I think I’d been complaining too much lately about the wretched weather but I’m pretty sure I’m not the only one who is suffering under the heat. Desperate ends call for desperate measures and you know when you can’t beat ’em, you should jolly well join ’em! Combating the heat with more heat, well sorta! So here I am, whipping up an early week homecooked meal with some of my favorite spicy dishes. It sure feels good after a thorough sweat out eating the dishes and slurping the Tom Yum Goong! As a special treat for myself, I’d made some Hor Mok as well!
This is one of the many a times when a craving becomes too strong for one to withstand or hold back for another day. One of those I just have to “make and take a bite” moments. Saw my good friend Poh Lin’s mum Nyonya Guek made kueh bongkong just the other day and I wanted a bite of it so so badly. It is yet another kueh which I don’t make as often as I should. Then again, there are simply too many kuehs to make often to start with. It is not a difficult kueh to make, but for me, it is one which is difficult to master. Read on to find out why…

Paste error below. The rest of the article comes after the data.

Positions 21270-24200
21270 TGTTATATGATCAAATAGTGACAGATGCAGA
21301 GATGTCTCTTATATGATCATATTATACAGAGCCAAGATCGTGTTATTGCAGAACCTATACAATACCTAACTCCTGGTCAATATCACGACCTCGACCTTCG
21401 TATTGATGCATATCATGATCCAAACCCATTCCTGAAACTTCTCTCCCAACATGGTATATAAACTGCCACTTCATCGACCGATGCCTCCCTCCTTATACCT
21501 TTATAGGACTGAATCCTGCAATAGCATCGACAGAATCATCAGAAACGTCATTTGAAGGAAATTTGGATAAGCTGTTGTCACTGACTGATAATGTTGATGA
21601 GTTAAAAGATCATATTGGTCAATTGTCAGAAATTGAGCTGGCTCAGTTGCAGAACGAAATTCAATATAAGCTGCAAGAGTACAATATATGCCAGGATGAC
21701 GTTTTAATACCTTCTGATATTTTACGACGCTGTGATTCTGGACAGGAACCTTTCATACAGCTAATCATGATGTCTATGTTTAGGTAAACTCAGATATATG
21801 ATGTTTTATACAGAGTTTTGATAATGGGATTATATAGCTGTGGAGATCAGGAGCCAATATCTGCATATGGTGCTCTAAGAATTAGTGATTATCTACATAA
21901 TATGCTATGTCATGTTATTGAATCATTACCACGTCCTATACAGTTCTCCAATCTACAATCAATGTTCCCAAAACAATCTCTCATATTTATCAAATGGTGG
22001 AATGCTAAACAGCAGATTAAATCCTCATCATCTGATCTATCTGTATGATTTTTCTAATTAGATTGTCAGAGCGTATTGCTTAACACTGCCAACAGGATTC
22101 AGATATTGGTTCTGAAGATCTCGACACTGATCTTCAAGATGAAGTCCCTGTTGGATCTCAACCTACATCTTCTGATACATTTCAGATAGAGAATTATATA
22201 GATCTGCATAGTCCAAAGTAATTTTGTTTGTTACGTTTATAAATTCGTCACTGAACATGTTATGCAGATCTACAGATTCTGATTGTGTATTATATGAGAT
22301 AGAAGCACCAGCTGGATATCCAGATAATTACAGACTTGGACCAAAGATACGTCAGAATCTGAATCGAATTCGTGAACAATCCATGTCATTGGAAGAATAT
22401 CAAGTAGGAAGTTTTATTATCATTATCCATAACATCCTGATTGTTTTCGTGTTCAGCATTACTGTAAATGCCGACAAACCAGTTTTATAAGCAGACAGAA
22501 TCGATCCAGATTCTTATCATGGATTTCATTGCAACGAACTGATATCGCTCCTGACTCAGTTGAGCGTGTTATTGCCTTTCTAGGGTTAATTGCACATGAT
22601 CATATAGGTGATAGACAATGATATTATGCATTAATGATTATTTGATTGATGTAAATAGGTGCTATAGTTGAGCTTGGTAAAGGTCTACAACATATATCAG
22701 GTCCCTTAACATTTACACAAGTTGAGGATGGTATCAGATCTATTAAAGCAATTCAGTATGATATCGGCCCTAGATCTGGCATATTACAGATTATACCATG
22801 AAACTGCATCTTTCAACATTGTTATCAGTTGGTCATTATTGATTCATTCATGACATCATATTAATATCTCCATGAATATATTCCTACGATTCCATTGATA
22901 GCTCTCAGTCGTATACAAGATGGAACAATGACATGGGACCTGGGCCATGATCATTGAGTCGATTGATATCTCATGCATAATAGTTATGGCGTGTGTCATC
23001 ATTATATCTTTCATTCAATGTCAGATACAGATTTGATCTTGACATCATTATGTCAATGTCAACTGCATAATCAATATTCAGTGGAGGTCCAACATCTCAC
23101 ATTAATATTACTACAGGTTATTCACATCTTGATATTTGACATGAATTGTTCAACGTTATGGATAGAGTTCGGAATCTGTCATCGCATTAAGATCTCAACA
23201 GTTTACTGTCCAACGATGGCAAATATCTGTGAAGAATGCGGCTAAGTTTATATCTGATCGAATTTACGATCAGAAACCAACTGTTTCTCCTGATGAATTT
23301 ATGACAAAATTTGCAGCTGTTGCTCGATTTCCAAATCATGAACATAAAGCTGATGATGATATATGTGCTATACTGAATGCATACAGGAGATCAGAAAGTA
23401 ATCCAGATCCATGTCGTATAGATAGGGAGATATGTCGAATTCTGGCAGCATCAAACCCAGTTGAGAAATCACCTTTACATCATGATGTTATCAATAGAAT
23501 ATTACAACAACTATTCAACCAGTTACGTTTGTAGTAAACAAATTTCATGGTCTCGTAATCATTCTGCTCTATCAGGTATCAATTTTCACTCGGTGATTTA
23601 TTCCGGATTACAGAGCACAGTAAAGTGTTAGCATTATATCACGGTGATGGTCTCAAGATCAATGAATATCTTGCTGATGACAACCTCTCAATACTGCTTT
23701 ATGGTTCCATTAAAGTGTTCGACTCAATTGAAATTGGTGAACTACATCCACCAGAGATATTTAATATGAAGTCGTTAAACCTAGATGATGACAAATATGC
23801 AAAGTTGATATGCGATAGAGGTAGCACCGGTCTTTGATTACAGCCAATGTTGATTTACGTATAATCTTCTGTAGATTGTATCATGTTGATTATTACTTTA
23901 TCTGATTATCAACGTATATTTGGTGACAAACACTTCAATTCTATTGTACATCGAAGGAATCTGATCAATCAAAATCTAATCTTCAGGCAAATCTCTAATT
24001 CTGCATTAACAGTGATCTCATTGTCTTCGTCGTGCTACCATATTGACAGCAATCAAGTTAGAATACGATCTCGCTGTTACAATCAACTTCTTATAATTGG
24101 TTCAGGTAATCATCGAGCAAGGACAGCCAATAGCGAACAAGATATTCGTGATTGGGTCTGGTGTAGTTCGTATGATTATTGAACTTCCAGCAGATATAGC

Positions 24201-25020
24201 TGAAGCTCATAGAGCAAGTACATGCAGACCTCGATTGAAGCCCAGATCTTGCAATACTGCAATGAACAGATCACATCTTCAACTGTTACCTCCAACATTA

Pulut Lepa aka Pulut Panggang versi Terengganu is a delicious savory snack made from glutinous rice steamed with coconut milk and an “inti serunding ikan kembong“, i.e. spiced mackerel fish floss filling, wrapped with banana leaves and finally grilled for the extra oomph of wonderful smoky flavours. This is a simple “kuih” enjoyed freshly “panggang” i.e. grilled over a charcoal flame for breakfast or tea. Being very affordable, it is a common “walk and eat along” treat for many Terengganuans, especially amongst folks on their way to work and children to school, grabbing one or two as they pass by their favorite stall in the pasar pagi, i.e. morning bazaar.